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I need to configure a notebook to "backup" a live-database for 10 years.

The client wants to open the notebook in, let's say, 7 years, start the OS, open up his applications, check some data, shut it down again. It's like a long-term-live-backup-system. I advised him, that maybe a VM with the running DB + clients + virtual storage, saved on an archival DVD / BluRay / tape / SSD (whatever) would be a better and more flexible idea. He was thrilled and said I should do that, too...

So now I need a notebook which has the chance to start up again in ten years.

Ordinarily, every system should be able to provide that, if the hardware is stored in a safe place (temperature, etc.) but maybe somebody here knows of a very stable / durable notebook I could use.

Of course they will be needing a CMOS battery and maybe a new PSU or something, but the main system has to be up and running again on very short notice.

Somebody got any experience in this and could provide me with some info / thoughts?

Edit: tl;dr: I need a "durable" laptop, which will be powered off for 10 years and still has a chance to be up and running again on short notice, with no to few expectable hardware failures.

  • I'm confused. This notebook has to do database backups while off? Is this only going to be turned on a few times in the next 10 years? What happens if this laptop dies before they want it to? – Cfinley Apr 3 '17 at 21:20
  • @Cfinley That's the problem. There are no backups, because the system "sleeps" while powered off. They have to keep the data for 10 years for legal reasons, it's not being worked with. – Lenniey Apr 4 '17 at 6:47
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    I don't believe there's a good solution for ten years of cold storage: hard-drive bearings will lose lubrication and freeze up, while solid-state drives will lose data. The rest of the computer will survive just fine, as long as you package it to keep dust and insects out. – Mark Apr 4 '17 at 20:09
  • @Mark yeah I tried to persuade them to only use VMs for example, but they decided to use the laptop AND the VMs, so well...I'll do what's asked of me. They know about the possible risks and to be somewhat safe I'll use SSDs and archive all data on M-disks, too. So you believe just about any notebook should be fine? I thought so, too, but just wanted to check. You can add that as answer if you want to. – Lenniey Apr 5 '17 at 7:00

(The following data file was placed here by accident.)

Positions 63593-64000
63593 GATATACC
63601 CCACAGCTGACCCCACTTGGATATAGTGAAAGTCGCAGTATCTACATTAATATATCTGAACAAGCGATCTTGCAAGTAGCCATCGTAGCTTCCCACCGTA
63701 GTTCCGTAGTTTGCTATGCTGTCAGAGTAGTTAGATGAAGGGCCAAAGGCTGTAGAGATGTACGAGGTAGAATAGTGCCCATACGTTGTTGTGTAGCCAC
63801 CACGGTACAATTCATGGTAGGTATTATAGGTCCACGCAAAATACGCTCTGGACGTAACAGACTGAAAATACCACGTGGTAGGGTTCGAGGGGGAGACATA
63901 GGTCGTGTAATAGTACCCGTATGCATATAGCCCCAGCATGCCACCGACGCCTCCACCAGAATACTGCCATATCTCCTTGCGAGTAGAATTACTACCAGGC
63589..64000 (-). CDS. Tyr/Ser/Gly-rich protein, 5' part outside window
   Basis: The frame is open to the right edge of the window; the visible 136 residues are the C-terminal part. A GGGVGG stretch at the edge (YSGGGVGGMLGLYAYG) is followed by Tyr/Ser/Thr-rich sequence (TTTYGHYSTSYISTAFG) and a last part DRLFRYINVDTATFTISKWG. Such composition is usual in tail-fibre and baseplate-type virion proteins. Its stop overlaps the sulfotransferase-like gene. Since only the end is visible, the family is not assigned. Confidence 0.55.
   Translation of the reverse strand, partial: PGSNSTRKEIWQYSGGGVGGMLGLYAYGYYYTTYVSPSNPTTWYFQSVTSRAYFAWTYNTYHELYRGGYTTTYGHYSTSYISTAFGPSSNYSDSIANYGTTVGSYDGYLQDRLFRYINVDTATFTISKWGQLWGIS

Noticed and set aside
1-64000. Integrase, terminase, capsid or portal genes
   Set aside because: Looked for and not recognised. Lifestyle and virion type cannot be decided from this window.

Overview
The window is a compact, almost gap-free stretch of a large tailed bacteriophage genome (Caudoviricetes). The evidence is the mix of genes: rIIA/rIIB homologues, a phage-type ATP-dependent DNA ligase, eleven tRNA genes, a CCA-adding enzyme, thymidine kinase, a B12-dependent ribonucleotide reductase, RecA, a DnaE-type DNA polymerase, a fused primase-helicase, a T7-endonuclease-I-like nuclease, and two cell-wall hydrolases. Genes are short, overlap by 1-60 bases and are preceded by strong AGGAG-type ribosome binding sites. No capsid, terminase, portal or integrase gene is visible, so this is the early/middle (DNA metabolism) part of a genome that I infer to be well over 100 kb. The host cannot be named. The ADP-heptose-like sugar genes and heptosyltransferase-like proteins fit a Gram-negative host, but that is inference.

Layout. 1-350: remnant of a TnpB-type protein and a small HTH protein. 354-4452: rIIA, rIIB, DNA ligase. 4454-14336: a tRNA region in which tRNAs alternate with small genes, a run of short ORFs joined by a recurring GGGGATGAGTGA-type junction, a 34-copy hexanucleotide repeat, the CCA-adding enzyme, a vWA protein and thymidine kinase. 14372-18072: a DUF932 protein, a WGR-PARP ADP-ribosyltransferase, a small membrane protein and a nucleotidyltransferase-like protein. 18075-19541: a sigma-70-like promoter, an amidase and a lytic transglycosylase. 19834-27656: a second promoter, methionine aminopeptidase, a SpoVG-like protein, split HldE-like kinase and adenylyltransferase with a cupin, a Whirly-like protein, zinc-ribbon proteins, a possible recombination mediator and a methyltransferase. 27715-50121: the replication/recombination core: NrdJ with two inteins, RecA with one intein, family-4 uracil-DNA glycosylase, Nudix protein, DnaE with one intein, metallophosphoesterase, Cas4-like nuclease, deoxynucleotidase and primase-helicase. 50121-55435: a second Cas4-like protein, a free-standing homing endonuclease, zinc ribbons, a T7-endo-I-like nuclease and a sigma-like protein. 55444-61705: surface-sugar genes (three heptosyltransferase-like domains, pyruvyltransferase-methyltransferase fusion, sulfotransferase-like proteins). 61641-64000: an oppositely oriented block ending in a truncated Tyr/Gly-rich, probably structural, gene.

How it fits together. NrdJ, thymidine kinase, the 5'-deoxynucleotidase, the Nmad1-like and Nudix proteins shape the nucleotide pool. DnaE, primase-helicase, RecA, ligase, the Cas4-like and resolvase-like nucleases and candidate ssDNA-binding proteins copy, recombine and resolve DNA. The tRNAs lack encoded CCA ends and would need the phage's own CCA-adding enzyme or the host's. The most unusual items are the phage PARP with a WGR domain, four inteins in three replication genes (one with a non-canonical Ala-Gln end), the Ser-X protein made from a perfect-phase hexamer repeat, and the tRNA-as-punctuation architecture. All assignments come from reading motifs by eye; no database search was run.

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I have something similar for archiving and documentation purposes (BIM/CAD data for houses). There are some prerequisites you need to take into account:

  • You need a rugged notebook, and depending on the value of the data a 2nd one as spare parts.
  • The mode of operation to keep it off for X years and to start it up after such a time is a no go. If your client insists, you have to insist more that this is not the way to go (see below)
  • You cannot use a proprietary system for storage and you cannot use proprietary data formats for storage. If that is the case, you need to work out a data format and retrieval concept 1st. Also make yourself acquainted with archival storage formats such as PDF-A and seek for their equivalents in DB systems.
  • Redundancy, redundancy, redundancy. Depending on the size of the data and if this is the only data to be stored/retrieved, you have to partition your notebook hard disk N times, where the Nth part is able to hold these data. Copy them N times. Use also more than one hard drive (better two smaller than one bigger. Use different technologies (one SSD, one HDD, if the notebook has optical drives - as rugged notebooks often have, use these too)
  • Documentation, documentation, documentation. You need to keep the notebook together with extensive - written and printed - documentation about hardware, place of purchase, manufacturer, components etc. in one place. You also need to make very extensive ab initio documentation how to retrieve the data, where you provide a plan A, B and C of retrieving the data in the documentation.

Mode of operation:

As I wrote above, forget about opening the notebook in 7 years. Set up a periodic schedule once a year to start up the notebook (also have this procedure exactly documented in your printed out documentation).

The bootup should basically show any pending problems. If you get reading errors, maybe some SSD has started losing data. It's better to know that earlier than later, because retrieval may still be possible than when you get to know 5 years later.

You should never store the notebook with the battery plugged in. Also, the battery (Li-Ion) should be loaded only 70%. If you can get a notebook with LiFePO4 battery - get that. Life expectancy is 20 years.

Your VM proposal of a "life" backup system is also important. Do it. It's another kind of redundancy. A "hot backup" contrary to what I've described above which could be perceived a cold backup.

The notebook should also be stored in a safe place. A safe maybe, for the extra safety margin with temperature and humidity sensors (some capacitors tend to dry out) and keep environmental conditions in approved range.

There is of course more that could - and in case of real mission critical data should (as e.g. geographical dislocation of the two notebooks) - be done, but the above should get you going.

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